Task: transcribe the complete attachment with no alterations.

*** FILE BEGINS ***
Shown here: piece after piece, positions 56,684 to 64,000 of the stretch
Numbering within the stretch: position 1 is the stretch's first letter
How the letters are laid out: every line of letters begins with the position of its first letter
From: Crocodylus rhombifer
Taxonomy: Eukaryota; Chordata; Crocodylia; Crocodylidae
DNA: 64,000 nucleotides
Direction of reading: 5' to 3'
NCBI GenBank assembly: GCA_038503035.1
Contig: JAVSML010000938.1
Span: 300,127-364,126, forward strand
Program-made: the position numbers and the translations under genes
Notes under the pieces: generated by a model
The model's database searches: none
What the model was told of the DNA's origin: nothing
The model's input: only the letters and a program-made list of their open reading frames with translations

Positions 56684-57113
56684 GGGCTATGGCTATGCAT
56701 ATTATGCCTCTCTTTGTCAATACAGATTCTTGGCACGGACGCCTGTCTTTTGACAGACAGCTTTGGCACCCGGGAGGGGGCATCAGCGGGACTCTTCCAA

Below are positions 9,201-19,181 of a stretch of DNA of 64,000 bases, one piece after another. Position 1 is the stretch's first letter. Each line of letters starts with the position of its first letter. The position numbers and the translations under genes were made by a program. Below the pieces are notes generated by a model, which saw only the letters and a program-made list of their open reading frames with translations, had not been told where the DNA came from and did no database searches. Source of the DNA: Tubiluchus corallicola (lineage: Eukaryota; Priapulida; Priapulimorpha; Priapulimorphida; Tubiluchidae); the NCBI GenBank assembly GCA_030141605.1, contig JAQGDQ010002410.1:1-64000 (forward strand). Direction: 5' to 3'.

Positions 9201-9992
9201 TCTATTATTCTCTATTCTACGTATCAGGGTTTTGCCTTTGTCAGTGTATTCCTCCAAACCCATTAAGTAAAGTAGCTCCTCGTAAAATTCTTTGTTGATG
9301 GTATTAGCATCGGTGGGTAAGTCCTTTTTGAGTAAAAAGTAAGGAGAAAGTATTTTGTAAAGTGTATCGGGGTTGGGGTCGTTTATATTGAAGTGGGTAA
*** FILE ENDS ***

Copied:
Shown here: piece after piece, positions 56,684 to 64,000 of the stretch
Numbering within the stretch: position 1 is the stretch's first letter
How the letters are laid out: every line of letters begins with the position of its first letter
From: Crocodylus rhombifer
Taxonomy: Eukaryota; Chordata; Crocodylia; Crocodylidae
DNA: 64,000 nucleotides
Direction of reading: 5' to 3'
NCBI GenBank assembly: GCA_038503035.1
Contig: JAVSML010000938.1
Span: 300,127-364,126, forward strand
Program-made: the position numbers and the translations under genes
Notes under the pieces: generated by a model
The model's database searches: none
What the model was told of the DNA's origin: nothing
The model's input: only the letters and a program-made list of their open reading frames with translations

Positions 56684-57113
56684 GGGCTATGGCTATGCAT
56701 ATTATGCCTCTCTTTGTCAATACAGATTCTTGGCACGGACGCCTGTCTTTTGACAGACAGCTTTGGCACCCGGGAGGGGGCATCAGCGGGACTCTTCCAA

Below are positions 9,201-19,181 of a stretch of DNA of 64,000 bases, one piece after another. Position 1 is the stretch's first letter. Each line of letters starts with the position of its first letter. The position numbers and the translations under genes were made by a program. Below the pieces are notes generated by a model, which saw only the letters and a program-made list of their open reading frames with translations, had not been told where the DNA came from and did no database searches. Source of the DNA: Tubiluchus corallicola (lineage: Eukaryota; Priapulida; Priapulimorpha; Priapulimorphida; Tubiluchidae); the NCBI GenBank assembly GCA_030141605.1, contig JAQGDQ010002410.1:1-64000 (forward strand). Direction: 5' to 3'.

Positions 9201-9992
9201 TCTATTATTCTCTATTCTACGTATCAGGGTTTTGCCTTTGTCAGTGTATTCCTCCAAACCCATTAAGTAAAGTAGCTCCTCGTAAAATTCTTTGTTGATG
9301 GTATTAGCATCGGTGGGTAAGTCCTTTTTGAGTAAAAAGTAAGGAGAAAGTATTTTGTAAAGTGTATCGGGGTTGGGGTCGTTTATATTGAAGTGGGTAA